Washington DC is full of historic sites, museums, parks and is one of the top dining destinations in the country. You could easily spend weeks here and never tire of the bountiful options for things to do! But if you’re the type who loves a good road trip and beautiful fall foliage, a trip to Shenandoah Valley for its famous Skyline Drive is a must. I was lucky enough to spend two and a half months in Washington DC in the fall of 2016 and one of the things that was at the top of my to-do list was to plan a road trip out to Virginia’s Shenandoah Valley during the peak viewing times for fall foliage.
It paid to wait a little later in the season since the leaves are starting to turn in @shenandoahnps now. Weekends get pretty crowded but it's worth it to walk through the beautiful paths and to enjoy the scenic views of #SkylineDrive. I love looking for little details in nature and the way the light plays through the leaves. ❤️??#autumn #shenandoah #virginia #shenandoahnationalpark #sonbahar??#findyourpark #shennps #centennialyear #makingmemories
There are four entrances to Skyline Drive at Shenandoah National Park. This page will tell you the major highways that lead to each of Shenandoah’s entrances. I’d recommend either exiting or entering at Thornton Gap (in the middle, near the best viewing for folliage) if you’re not planning to drive the whole thing. For a short (2 mile) and easy hike, drive 14 miles south to the Upper Hawksbill trailhead, one of the highest points in the park.
It takes about 3 hours to drive the entire 105 miles of Skyline Drive without stops, but there are numerous lookouts to pull over and places to stop for hike or picnics if you’d like to take a break. Hikes range from beginner to advanced with rewards like panoramic views, wildlife, and waterfalls. You can request free hiking maps from any of the ranger stations when you enter or preview them here. It generally takes about 90 min to 2 hours to get to Shenandoah from Washington DC, depending on which park entrance you use.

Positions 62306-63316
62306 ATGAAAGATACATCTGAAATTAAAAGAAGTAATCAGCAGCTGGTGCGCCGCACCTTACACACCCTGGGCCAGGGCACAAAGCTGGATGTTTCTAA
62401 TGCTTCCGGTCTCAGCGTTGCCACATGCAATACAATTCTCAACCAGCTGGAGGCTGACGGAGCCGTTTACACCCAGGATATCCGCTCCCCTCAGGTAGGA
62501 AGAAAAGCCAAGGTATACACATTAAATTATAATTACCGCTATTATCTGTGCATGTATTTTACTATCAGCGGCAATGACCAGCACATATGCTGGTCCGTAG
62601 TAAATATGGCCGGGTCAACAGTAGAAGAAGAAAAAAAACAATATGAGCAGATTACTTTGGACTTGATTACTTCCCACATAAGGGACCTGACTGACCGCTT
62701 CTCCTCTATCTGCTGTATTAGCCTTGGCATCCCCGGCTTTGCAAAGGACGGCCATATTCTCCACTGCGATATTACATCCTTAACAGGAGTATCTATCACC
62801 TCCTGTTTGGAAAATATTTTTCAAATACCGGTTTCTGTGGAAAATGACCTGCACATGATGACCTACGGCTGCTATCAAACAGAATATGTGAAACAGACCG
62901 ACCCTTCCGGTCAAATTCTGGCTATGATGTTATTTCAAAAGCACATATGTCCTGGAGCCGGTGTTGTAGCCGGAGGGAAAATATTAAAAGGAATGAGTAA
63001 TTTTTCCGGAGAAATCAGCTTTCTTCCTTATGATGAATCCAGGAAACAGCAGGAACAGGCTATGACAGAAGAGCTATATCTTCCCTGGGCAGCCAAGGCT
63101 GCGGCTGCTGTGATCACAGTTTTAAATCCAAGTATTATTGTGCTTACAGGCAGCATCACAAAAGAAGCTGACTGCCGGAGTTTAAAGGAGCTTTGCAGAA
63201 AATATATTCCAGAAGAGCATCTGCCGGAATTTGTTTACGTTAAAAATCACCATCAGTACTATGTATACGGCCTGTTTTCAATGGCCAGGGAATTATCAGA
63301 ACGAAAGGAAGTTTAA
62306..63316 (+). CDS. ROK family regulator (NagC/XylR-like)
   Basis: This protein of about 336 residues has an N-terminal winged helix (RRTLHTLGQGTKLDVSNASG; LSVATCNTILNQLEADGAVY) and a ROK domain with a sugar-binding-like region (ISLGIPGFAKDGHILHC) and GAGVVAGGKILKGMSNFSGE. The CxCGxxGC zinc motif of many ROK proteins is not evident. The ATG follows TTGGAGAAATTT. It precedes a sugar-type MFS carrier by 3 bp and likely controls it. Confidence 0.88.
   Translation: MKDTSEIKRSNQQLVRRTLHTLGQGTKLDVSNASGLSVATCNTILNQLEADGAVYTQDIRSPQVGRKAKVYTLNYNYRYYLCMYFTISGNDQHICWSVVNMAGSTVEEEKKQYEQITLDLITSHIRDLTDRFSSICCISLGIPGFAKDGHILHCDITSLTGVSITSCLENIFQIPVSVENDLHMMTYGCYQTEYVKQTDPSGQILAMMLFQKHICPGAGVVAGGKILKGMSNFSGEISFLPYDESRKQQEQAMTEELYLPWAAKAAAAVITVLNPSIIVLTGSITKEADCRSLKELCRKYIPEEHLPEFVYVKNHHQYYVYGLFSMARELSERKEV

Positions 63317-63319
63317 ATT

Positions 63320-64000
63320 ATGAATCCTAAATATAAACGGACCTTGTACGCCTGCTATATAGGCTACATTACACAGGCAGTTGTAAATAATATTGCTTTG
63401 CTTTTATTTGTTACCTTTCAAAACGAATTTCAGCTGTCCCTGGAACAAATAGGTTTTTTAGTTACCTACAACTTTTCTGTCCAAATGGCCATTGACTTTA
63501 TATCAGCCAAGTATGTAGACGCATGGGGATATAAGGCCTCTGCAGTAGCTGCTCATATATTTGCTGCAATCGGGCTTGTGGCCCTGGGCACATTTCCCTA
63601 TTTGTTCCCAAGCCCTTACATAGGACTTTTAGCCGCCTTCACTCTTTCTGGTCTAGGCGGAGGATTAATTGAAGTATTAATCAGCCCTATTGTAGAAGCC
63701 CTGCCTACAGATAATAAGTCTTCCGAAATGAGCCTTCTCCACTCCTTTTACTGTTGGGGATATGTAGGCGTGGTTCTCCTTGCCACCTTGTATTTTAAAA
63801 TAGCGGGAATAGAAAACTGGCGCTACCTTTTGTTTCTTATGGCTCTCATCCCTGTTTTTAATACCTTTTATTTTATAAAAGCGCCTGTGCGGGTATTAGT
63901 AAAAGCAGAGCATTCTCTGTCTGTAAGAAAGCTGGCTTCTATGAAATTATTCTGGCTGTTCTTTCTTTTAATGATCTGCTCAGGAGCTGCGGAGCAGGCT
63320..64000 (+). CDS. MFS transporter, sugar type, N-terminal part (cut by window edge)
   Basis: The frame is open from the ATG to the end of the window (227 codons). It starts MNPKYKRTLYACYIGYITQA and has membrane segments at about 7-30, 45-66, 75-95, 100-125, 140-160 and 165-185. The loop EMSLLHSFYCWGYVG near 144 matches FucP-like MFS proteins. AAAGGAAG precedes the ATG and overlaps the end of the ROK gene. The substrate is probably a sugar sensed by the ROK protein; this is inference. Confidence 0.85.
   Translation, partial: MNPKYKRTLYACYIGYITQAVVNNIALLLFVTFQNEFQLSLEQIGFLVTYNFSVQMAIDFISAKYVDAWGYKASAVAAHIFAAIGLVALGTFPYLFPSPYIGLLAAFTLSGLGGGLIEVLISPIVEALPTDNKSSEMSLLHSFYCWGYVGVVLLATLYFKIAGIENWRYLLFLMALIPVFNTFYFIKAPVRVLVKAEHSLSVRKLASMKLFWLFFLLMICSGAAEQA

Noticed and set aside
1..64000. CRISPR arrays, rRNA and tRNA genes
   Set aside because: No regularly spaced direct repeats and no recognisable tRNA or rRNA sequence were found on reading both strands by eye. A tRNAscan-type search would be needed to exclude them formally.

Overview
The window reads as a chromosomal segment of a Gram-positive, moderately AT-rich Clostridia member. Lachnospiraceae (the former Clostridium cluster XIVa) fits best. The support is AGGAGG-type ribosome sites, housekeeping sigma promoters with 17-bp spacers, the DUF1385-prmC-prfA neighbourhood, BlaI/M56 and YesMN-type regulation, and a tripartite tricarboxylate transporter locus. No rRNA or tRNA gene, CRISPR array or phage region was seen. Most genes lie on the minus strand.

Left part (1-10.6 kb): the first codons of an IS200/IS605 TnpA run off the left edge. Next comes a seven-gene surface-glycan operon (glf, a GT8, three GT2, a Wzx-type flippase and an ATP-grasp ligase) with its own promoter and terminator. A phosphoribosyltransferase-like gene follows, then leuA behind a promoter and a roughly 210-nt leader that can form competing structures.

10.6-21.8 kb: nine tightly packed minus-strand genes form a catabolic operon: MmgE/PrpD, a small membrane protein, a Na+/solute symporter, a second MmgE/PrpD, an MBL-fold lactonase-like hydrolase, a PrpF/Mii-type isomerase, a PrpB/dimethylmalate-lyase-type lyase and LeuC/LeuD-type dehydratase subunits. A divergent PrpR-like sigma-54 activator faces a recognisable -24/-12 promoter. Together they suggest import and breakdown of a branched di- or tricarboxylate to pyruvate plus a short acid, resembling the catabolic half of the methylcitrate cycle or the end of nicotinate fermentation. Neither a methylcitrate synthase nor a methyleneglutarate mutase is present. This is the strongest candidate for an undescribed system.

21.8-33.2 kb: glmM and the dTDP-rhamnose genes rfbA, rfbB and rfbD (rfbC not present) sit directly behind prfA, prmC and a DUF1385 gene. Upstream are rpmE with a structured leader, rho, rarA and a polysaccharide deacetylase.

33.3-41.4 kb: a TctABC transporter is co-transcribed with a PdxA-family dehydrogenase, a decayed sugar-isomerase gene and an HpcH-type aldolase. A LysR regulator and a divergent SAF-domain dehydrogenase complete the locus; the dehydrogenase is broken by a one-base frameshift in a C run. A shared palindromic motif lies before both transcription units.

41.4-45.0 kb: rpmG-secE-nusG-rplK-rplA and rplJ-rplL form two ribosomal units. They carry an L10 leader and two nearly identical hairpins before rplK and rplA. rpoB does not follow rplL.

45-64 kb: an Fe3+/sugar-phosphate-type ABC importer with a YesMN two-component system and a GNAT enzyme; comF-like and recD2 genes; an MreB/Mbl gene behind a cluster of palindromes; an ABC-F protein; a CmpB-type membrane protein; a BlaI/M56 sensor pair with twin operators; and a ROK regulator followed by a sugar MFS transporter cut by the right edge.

If you’re spending more than a week in Washington, DC, particularly in the fall, definitely be sure to check out Shenandoah National Park’s Fall Color Reports for tips and a weekly update from park rangers. In 2016, the peak weekend was October 23-23 and I visited both that weekend and the week after, which was still quite beautiful, in my opinion. Note that your entrance fee ($20 per car when I visited) is good for a full week, so you could space out your visits for two chances at peak foliage views and complete different sections of the drive each time.
A few resources for autumn leaf peeping:
- Shenandoah Mountain View Webcam – a real-time look at the foliage in Shenandoah, helpful to see when the color is peaking
- 10 Beautiful Fall Hikes near Virginia Wineries – While I wouldn’t necessarily make a trip specifically for the wine (I honestly was not all that impressed with the wineries we visited) it can be kind of fun to combine a beautiful fall hike with a stop for wine tasting afterward!
- If you ARE a wine lover, check out this list of Virginia Wineries worth the drive from DC or one perhaps of Virginia’s Craft Beer Trails.
- Leaf peeping in Alexandira, VA – Alexandria is not Shenandoah, obviously, but this list gives you ideas for historic Alexandria including on the way to Mount Vernon and has a nice guide to some of the types of trees and their leaves that you’ll see.
If you don’t have time for a day trip out to Shenandoah, there are tons of beautiful sites around the city of DC as well. Rock Creek Park is beautiful for a run, walk or drive and the trees along the Mall and tidal basin are quite colorful too. Arlington Cemetery, Mount Vernon, Seneca Park and the National Arboretum are all great options not too far from the downtown DC area.